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Westerville Crossing Borders - Project's goal is to create awareness of diversity


Posted Aug 14, 2018 at 6:05 PMUpdated Aug 15, 2018 at 5:23 PM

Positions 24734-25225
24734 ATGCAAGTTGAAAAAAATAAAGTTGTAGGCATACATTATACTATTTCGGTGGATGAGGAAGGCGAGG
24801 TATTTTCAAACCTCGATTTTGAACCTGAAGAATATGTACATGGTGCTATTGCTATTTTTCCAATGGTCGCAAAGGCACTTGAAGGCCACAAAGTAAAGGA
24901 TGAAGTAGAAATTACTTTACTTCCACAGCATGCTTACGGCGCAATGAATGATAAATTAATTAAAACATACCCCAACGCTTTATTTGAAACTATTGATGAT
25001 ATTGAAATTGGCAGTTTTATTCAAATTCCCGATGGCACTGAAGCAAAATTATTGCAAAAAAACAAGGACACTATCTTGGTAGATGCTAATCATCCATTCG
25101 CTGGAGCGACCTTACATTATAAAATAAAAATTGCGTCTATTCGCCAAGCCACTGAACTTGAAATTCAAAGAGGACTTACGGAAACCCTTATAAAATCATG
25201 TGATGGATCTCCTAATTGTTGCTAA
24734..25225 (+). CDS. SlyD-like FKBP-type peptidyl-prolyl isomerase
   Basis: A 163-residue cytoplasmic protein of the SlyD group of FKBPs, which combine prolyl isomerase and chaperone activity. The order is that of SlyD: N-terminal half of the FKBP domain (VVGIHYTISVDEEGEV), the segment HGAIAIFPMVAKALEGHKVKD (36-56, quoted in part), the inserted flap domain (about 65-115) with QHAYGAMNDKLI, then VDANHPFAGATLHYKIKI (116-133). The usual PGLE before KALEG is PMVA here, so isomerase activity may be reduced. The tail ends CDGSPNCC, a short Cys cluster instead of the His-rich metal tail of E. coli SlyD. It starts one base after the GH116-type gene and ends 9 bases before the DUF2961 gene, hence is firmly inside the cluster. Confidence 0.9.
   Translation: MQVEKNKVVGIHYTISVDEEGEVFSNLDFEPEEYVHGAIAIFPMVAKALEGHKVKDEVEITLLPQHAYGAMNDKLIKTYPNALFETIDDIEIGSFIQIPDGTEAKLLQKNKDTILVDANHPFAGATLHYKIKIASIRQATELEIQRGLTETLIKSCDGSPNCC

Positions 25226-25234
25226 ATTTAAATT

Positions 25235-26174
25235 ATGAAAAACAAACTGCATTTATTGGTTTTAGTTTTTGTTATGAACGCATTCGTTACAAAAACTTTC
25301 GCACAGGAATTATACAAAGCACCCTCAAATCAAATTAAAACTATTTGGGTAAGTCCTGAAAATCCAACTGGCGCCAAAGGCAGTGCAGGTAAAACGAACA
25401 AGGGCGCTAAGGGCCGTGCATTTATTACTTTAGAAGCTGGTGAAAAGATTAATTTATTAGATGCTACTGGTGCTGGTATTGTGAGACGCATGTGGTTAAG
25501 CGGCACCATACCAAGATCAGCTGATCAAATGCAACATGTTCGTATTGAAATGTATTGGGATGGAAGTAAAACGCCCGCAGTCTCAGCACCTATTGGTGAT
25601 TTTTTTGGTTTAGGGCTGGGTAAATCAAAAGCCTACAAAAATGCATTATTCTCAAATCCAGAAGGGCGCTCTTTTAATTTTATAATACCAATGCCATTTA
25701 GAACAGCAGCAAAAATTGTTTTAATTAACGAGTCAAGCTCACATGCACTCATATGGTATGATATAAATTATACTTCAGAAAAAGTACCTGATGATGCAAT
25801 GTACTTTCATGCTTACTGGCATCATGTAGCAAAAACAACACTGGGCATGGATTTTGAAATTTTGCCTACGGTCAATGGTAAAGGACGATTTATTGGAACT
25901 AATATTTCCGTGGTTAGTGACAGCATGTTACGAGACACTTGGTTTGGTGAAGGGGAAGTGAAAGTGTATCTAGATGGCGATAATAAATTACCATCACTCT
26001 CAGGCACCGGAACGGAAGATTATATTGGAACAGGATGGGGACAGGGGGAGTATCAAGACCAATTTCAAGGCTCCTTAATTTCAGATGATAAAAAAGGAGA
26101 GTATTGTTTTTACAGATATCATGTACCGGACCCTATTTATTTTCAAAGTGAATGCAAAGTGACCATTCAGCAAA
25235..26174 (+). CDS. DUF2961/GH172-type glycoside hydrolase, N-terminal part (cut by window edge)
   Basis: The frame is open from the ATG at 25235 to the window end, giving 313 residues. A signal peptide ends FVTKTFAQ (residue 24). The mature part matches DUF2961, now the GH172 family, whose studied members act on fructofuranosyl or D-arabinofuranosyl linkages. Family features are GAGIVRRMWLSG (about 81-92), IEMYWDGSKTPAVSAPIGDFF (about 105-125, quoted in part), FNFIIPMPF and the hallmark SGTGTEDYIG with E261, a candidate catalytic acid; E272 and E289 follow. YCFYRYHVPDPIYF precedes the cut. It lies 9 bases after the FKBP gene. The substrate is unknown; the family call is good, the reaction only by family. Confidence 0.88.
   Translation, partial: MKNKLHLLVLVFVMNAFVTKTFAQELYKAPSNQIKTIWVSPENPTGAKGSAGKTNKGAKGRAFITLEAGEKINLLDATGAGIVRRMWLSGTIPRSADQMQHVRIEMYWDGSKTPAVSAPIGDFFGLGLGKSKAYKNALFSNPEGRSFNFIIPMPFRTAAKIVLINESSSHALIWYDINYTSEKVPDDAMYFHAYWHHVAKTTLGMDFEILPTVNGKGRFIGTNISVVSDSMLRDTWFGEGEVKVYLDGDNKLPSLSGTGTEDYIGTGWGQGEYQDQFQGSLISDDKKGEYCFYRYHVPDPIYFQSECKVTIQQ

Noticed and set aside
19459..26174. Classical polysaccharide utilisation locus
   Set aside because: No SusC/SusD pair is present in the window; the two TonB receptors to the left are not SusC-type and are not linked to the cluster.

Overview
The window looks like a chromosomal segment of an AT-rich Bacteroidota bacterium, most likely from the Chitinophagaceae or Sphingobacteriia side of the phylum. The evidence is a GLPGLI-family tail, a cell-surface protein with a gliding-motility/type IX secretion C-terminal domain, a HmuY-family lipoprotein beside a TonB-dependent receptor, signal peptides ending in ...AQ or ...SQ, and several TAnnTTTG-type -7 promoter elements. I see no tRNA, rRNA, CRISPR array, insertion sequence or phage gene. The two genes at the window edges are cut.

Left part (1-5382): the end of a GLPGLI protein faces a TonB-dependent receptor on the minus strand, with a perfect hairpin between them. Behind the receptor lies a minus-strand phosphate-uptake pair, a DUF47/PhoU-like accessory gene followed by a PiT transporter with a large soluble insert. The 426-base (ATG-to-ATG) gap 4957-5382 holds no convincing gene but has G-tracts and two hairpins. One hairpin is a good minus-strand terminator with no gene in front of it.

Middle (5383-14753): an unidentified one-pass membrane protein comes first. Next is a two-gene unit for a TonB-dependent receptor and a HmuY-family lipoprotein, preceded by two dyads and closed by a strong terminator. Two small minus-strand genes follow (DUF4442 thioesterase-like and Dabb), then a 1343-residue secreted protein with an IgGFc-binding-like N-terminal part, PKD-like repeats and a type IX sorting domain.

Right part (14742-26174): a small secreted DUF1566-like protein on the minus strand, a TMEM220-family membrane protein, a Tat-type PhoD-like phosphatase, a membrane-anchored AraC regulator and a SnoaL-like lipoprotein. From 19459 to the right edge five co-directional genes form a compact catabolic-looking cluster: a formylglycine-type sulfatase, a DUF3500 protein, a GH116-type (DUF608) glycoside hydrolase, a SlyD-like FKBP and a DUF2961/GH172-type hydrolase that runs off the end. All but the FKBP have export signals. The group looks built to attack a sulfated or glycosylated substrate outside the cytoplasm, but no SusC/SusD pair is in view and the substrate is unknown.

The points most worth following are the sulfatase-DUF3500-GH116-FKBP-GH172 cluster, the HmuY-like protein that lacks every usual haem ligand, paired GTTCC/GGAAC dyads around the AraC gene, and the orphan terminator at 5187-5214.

Four education organizations that support the Westerville City Schools are partnering on a project called Westerville Crossing Borders. The goal is to create awareness, understanding, appreciation and connection around the diversity in the schools and the community, according to Colleen Moidu, executive director of the Westerville Education Foundation. The foundation is one of the core groups for the project, along with Westerville Partners for Education, Westerville Parent Council and Westerville Education Challenge. “Supporting our new-American families and students and creating awareness about the diversity in our district was something that we all felt was important, based on feedback from teachers and district staff,” Moidu said. “I had seen the Columbus Crossing Borders Project and was very inspired by it. I showed it to the others and they all agreed this was something we all wanted to work together to bring to Westerville.” Project focus 1/1 Paula Colman painting courtesy of the Westerville Education Foundation Bringing the Columbus Crossing Borders Project to Westerville will be the focus of the Westerville Crossing Borders effort this year. Columbus Crossing Borders includes a 50-minute documentary and the works of 34 artists responding to stories shared by refugees in the community. Westerville Crossing Borders is bringing the documentary and art exhibit to be featured at Westerville’s sixth annual Community Culture Day from 1 to 5 p.m. Sunday, Sept. 30, at The Point at Otterbein University, 60 Collegeview Road. Tracy Davidson, a steering committee member for Westerville Education Challenge, said the idea for the local crossing borders project evolved when the leaders of the four groups met for lunch last winter. “All four of these organizations are led by women who devote their time and talents enriching the lives of our Westerville students, staff and community,” she said. “Colleen shared Columbus Crossing Borders Project with us and we were all intrigued by the idea of bringing the project to Westerville.” Davidson, who is also vice president of the Westerville Board of Education, said the district is the third most diverse in central Ohio and the 11th most diverse in the state. She said close to 1,500 of the district’s 15,000 students speak English as a second language. “There are 51 native languages spoken by our Westerville students and 57 different countries represented,” Davidson said. After looking at the data, she said, the Westerville Crossing Borders name seemed perfect for the project. “People from all of these different organizations are working together, crossing borders to create something bigger than any one person or organization could have done,” Moidu said. Central voices Westerville Crossing Borders was inspired, in large part, by a video from English Language Learners at Westerville Central High School in 2017, Moidu said. The students formed a group called Central Voices and, as an initial project, produced a documentary sharing their experiences as immigrants and refugees. Mohammed Al Ibraheem, who was president of the after-school ESL Central Voice club, said the video was meant to show others that they’re no different from their peers. The mission of the group is to promote understanding and friendship among people from diverse cultural backgrounds and to be a bridge to the wider school community through activities and events. The video is online at “It’s eye-opening and highly compelling,” said John Kellogg, Westerville schools superintendent. “These are our students opening up and sharing very personal stories about their experiences. It shows how much work we, as a community, still have to do.” He said Westerville Crossing Borders is taking on some of that work, and he’s very encouraged to see the community jumping on board. “We couldn’t be more excited about this,” said Joe Morbitzer, Westerville police chief and coordinator of Community Culture Day. “Our city and, in particular, our schools have a wealth of diversity. “The Columbus Crossing Borders Project shares personal stories and images that inspire us to step outside of our comfort zones and connect with one another.” In addition to the Sept. 30 event, the art exhibit will remain at The Point for several days to allow school district staff and students to view it and engage in discussions and projects relating to its themes. Diversity celebrations Other events that weekend celebrating diversity include “Hands Across Westerville” Friday, Sept. 28, during the Uptown Westerville 4th Friday and a Somali Youth Conference Saturday, Sept. 29, sponsored by the Department of Homeland Security and the Westerville Division of Police. More than 20 organizations across Westerville are collaborating on this project, including Westerville police, Westerville City Council, local nonprofits, as well as other religious and professional organizations. “Watching this project grow and gain momentum with excitement and community support, is incredible,” said Liz Washburn, president of Westerville Parent Council. “It’s truly heartwarming.” Moidu said the four education groups realized that this effort could and should be something to continue past this one event. “What is next remains to be seen, but we already have some exciting ideas from the group,” she said. For more information, email Moidu at @ThisWeekMarla

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